Bruce Chambers

July 16, 2023
In loving memory ~
Bruce Chambers peacefully passed away during the early morning hours of July 16 with his daughter, Morgan, at his side. News of Bruce’s declining health sent a ripple around the world which came back to him in a tsunami of love. Over his last eight months, Bruce was fortunate enough to live his celebration of life. Friends and family, who he maintained regular contact with for decades, came for one on one visits and called frequently.
Bruce is survived by his two children Morgan (Paul) and David (Nathalie), his twin brother Derek, and his older brother Russell. He is also survived by his former wife, and close friend, Wendy, and grandchildren Philip, Robert, and Lola.
Bruce and Derek were the first babies born in Ladysmith, B.C., in 1942 to parents Ruth and Lawrence. Several years later the family moved to Victoria and purchased Madrona Farm. The drudgery of farm life, and Ruth’s lifelong belief in higher education, prompted university educations and life off Vancouver Island for the boys. As a graduate of the UBC planning department, with Wendy and two young children at his side, Bruce found himself in the Yukon Territory in the late 1970s. His job with the federal government took him all over BC, Yukon, and into the NWT.
Bruce was an adventurous, outdoor spirit as well as a practical joker. His love of exercise and the outdoors was surpassed only by his love of a good joke or story and sharing it with others. Throughout Bruce’s life, he explored the wonders of the Yukon and shared not only his special places but also his house with anyone who came to enjoy the Yukon. His home became known as the Hillcrest B&B. The B&B followed a business model of feeding and entertaining guests, driving them all over the Yukon, and putting them up on open-ended stays, often without warning, and all without charge. This service of sharing paid him dividends in love and companionship.
During his retirement, Bruce continued to sit on many review boards. Those roles help fund his travels around the globe. He fell deeply in love with Vietnam, visiting 27 times thanks to his dear friend Chi. Bruce’s sharing nature led to organizing multiple cycling trips to Vietnam with dozens of different Yukoners in a myriad of adventures crisscrossing the country. As his end neared, Bruce’s family was able to glimpse how many people his outgoing personality and generosity touched across Vietnam. Messages streamed in constantly from well-wishers in many villages he frequented.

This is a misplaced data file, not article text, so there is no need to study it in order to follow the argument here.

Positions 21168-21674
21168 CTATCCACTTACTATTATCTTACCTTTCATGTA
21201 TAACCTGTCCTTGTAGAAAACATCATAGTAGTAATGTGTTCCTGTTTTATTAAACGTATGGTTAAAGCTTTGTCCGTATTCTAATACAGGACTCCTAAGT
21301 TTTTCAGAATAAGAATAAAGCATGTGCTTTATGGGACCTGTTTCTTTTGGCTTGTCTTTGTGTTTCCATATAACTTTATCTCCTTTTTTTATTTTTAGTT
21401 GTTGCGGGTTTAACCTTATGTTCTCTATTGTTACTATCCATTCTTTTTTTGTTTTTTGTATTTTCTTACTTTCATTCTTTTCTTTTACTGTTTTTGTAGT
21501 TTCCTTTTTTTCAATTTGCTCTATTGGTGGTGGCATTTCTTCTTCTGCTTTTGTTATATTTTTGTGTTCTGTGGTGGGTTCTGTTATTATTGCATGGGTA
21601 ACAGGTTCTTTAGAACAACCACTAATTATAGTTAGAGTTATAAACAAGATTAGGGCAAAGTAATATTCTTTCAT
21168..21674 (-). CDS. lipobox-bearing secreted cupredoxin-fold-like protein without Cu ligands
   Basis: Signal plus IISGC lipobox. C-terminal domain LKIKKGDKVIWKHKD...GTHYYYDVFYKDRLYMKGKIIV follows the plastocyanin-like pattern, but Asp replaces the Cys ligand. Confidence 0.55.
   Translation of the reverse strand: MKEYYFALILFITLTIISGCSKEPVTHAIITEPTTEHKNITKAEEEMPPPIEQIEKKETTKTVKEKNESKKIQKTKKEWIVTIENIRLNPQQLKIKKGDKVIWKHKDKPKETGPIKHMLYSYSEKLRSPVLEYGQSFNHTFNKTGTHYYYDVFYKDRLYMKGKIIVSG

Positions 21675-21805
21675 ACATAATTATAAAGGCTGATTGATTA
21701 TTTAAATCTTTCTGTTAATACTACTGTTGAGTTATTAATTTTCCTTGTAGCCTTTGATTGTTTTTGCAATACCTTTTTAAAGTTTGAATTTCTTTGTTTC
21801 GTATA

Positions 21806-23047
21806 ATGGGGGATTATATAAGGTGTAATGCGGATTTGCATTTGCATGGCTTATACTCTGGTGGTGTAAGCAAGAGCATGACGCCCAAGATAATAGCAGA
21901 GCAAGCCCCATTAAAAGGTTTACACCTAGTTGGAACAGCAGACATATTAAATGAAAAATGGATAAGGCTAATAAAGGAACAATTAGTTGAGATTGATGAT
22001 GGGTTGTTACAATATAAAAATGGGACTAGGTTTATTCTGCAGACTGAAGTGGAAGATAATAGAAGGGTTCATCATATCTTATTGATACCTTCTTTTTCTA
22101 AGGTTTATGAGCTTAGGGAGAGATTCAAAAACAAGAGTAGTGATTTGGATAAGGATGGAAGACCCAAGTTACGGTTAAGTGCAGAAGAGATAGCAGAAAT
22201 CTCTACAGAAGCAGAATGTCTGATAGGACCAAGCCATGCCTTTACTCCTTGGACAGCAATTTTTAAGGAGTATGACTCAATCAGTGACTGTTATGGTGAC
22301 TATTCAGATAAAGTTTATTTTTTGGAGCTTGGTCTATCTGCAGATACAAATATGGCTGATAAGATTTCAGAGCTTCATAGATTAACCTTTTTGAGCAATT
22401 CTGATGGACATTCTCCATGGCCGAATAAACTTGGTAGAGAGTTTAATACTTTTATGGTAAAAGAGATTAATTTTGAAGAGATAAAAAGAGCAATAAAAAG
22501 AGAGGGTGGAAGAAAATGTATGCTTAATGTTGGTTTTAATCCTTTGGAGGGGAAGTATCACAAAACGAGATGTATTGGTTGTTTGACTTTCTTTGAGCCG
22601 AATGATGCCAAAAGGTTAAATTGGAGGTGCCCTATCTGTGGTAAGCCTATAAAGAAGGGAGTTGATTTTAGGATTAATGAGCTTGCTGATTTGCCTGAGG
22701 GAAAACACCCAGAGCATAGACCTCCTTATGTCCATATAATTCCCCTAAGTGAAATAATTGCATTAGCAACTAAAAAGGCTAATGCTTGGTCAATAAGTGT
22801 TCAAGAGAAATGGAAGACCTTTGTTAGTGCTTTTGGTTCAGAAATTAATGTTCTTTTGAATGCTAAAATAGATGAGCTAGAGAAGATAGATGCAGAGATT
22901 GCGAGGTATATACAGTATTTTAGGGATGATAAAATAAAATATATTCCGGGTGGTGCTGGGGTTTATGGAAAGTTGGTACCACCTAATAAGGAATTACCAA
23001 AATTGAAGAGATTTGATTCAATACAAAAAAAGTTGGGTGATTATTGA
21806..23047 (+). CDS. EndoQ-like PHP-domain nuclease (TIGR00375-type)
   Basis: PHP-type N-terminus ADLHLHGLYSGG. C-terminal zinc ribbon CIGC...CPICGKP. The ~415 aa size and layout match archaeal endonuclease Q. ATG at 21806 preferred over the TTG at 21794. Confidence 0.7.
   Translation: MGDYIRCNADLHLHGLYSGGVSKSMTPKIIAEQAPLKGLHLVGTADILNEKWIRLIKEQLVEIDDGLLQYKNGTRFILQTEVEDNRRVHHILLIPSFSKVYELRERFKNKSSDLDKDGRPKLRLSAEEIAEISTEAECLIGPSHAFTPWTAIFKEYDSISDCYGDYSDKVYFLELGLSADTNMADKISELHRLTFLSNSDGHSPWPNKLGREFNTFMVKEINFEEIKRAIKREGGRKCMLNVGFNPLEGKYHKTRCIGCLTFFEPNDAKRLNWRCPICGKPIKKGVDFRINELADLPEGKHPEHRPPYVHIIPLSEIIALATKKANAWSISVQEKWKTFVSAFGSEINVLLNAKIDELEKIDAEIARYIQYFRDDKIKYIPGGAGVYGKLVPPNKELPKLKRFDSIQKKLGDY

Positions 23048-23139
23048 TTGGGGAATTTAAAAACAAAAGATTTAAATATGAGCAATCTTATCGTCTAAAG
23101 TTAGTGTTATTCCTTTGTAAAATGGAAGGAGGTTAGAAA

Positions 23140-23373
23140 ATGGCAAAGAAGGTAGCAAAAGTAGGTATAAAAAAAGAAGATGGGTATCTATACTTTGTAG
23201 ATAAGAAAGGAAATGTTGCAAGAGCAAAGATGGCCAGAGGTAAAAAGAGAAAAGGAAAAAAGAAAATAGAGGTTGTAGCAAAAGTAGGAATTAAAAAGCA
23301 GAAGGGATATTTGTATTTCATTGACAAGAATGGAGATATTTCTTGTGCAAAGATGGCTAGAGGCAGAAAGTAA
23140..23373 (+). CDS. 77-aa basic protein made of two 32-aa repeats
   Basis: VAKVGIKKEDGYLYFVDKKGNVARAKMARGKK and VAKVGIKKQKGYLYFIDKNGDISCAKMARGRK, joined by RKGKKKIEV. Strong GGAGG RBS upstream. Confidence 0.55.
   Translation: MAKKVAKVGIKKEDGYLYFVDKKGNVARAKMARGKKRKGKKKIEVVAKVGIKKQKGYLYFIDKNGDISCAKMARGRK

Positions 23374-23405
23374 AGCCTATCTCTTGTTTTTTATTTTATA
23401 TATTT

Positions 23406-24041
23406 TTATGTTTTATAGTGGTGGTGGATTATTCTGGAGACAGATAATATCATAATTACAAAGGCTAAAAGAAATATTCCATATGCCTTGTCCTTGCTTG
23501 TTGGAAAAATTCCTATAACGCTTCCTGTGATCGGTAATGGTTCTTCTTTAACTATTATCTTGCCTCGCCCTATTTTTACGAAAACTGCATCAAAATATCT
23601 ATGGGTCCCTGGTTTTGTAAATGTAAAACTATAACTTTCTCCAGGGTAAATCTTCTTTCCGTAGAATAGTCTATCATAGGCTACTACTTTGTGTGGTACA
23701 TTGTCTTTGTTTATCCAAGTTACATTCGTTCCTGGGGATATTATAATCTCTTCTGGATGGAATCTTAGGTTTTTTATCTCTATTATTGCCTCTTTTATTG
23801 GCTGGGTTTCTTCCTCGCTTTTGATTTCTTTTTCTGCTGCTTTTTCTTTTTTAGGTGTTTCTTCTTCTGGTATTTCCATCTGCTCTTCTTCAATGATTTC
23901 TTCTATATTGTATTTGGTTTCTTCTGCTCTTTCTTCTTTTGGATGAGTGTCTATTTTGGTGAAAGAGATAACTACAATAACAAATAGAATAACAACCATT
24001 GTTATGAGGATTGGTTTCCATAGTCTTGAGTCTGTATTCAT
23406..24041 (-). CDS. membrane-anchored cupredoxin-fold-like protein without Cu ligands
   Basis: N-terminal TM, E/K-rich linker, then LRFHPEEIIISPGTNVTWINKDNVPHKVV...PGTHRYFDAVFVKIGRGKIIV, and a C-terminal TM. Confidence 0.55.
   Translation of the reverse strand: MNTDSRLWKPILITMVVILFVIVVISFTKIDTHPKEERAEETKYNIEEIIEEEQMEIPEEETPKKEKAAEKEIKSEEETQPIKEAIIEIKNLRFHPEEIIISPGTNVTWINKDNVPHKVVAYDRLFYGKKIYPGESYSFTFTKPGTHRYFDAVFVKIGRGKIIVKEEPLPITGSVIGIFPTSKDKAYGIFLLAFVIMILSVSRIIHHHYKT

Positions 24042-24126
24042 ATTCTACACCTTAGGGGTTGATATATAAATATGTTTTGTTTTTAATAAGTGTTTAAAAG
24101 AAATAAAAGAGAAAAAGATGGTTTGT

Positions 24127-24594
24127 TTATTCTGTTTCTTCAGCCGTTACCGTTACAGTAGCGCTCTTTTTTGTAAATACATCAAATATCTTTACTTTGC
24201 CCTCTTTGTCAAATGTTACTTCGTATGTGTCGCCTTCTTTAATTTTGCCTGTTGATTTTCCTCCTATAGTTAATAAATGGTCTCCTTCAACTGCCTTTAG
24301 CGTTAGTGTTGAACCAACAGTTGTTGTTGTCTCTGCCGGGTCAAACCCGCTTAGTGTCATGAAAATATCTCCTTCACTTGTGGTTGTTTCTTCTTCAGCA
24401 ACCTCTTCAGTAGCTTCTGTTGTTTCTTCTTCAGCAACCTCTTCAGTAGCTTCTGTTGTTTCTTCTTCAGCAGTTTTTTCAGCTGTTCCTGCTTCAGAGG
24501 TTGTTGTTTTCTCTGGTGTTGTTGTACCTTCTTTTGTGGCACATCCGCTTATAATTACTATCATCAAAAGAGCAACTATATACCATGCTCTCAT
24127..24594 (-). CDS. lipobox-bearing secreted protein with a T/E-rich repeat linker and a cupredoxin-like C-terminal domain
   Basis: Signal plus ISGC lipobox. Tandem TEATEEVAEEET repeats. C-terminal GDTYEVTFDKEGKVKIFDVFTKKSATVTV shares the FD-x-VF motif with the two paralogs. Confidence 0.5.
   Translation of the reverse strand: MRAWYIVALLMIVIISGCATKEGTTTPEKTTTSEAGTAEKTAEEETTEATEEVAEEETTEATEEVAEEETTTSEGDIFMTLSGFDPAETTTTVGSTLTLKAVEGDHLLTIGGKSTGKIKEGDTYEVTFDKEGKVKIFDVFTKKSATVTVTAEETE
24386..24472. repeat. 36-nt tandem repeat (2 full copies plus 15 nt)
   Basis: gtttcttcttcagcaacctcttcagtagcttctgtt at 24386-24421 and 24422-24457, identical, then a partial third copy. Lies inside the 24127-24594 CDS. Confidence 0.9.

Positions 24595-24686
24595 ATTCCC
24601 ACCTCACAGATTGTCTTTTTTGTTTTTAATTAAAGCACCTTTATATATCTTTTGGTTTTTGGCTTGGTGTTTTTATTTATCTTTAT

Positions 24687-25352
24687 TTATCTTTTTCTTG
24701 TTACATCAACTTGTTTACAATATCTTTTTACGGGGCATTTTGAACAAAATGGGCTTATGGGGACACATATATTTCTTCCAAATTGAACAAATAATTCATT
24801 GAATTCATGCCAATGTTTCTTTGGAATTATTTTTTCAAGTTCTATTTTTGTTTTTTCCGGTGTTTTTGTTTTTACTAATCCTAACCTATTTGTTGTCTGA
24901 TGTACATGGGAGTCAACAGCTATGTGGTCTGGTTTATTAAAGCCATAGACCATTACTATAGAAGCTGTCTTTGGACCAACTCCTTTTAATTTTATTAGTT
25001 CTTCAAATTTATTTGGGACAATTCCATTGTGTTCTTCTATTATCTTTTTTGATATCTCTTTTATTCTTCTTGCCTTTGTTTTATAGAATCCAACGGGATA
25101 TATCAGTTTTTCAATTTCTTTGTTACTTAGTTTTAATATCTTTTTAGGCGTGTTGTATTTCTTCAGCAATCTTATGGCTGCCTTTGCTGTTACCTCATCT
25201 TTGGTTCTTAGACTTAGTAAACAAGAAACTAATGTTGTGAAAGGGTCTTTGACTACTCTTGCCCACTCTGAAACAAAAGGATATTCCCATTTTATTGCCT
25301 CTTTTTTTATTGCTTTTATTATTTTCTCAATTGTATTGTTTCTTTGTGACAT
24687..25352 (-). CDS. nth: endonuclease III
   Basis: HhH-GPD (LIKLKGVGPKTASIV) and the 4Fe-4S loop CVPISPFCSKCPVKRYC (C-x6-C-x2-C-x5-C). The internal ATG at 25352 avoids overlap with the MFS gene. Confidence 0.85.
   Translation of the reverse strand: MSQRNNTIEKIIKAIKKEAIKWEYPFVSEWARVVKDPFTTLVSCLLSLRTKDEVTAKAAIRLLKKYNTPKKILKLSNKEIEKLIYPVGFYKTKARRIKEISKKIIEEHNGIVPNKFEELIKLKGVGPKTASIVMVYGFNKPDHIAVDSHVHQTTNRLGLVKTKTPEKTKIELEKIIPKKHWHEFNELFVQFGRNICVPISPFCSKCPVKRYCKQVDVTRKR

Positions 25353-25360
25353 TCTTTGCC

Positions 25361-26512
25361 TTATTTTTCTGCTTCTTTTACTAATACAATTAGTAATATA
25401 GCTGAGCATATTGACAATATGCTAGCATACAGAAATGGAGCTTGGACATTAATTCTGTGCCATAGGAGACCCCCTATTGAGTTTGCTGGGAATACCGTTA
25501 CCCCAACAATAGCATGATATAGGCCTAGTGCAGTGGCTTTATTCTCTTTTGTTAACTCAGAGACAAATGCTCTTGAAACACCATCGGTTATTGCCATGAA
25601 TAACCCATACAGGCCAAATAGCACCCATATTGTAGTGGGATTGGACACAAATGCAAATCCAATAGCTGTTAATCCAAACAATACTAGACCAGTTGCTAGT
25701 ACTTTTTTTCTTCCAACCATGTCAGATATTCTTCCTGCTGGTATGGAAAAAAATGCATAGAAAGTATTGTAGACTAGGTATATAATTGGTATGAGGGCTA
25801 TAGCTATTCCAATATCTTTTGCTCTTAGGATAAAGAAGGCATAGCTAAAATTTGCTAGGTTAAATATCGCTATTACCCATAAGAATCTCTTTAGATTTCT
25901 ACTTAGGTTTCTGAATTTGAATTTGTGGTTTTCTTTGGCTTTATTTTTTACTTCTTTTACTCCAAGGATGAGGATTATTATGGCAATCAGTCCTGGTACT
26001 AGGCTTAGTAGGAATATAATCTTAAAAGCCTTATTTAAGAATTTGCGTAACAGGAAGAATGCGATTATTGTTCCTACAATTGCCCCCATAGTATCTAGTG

Bruce’s sharp mind and diligence on a governmental level helped shape better policies. New administrations may alter or reverse policies but what remained unchanging were his open heart, generosity, great laugh, and ability to bring people together.
Through his declining months Bruce’s friends and family provided continual support so he could stay in his house until his health necessitated a move to hospice. This outpouring of love allowed Bruce to live the final stage of his life with peace and acceptance. As his body shrank, his smile grew bigger. The greatest gift he gave was that his wonderful smile is the last thing we remember of him.
The family would like to thank the staff at Wind River Hospice for the wonderful care they took of Bruce in the final weeks of his life.
There will be a celebration of Bruce’s life in Whitehorse, on August 28 at 5 p.m., at the Kwanlin DÜn Cultural Centre.
In lieu of flowers, the family asks that you do something kind for someone, without expectation of reciprocation or recognition.

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